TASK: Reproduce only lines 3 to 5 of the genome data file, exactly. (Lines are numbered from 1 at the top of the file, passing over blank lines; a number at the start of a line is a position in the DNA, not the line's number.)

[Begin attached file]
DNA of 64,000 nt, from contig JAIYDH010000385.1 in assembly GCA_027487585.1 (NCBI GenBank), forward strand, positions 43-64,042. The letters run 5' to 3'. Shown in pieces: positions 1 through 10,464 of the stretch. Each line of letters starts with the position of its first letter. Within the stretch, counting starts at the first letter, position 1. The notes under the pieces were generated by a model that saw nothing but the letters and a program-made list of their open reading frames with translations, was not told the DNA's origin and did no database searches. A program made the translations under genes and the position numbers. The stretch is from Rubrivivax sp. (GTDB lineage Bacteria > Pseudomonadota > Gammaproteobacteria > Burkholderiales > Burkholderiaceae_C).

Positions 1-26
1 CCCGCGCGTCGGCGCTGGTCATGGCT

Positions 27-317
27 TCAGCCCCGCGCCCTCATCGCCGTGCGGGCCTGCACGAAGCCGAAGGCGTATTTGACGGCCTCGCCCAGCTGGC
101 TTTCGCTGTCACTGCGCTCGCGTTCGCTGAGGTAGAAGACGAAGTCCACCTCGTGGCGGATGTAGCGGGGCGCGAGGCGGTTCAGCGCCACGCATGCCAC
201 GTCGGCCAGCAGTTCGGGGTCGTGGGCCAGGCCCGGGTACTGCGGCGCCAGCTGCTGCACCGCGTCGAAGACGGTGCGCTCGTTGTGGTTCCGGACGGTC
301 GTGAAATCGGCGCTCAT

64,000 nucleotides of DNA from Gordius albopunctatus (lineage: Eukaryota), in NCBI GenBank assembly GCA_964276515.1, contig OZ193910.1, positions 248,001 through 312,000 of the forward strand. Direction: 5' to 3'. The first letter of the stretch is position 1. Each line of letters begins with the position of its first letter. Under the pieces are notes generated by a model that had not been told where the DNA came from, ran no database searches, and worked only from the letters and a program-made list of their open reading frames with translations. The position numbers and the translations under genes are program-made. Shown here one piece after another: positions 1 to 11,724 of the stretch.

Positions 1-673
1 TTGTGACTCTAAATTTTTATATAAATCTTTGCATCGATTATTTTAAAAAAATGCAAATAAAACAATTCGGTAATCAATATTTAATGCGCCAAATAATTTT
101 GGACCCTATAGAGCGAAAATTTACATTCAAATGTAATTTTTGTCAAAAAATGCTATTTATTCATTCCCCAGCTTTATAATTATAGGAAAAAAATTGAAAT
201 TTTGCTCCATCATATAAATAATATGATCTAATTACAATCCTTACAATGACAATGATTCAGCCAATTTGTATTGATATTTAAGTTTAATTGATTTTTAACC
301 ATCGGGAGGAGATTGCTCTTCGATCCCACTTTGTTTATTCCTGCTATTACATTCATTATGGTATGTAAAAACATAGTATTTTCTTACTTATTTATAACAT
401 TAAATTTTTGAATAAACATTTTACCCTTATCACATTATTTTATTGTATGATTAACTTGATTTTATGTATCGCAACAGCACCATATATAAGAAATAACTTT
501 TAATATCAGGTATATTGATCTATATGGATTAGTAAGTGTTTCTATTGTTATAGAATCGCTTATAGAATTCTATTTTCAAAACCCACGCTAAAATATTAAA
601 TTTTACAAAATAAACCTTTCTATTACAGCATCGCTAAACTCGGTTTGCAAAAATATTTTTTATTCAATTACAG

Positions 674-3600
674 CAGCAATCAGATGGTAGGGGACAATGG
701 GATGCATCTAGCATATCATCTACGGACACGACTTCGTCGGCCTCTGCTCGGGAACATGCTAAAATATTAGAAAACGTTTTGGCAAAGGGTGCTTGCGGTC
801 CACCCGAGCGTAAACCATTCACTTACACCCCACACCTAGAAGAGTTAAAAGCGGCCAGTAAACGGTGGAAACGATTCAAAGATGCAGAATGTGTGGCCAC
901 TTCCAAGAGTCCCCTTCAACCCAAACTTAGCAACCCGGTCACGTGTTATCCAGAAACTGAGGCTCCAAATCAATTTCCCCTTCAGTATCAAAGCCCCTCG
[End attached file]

1 CCCGCGCGTCGGCGCTGGTCATGGCT

Positions 27-317
27 TCAGCCCCGCGCCCTCATCGCCGTGCGGGCCTGCACGAAGCCGAAGGCGTATTTGACGGCCTCGCCCAGCTGGC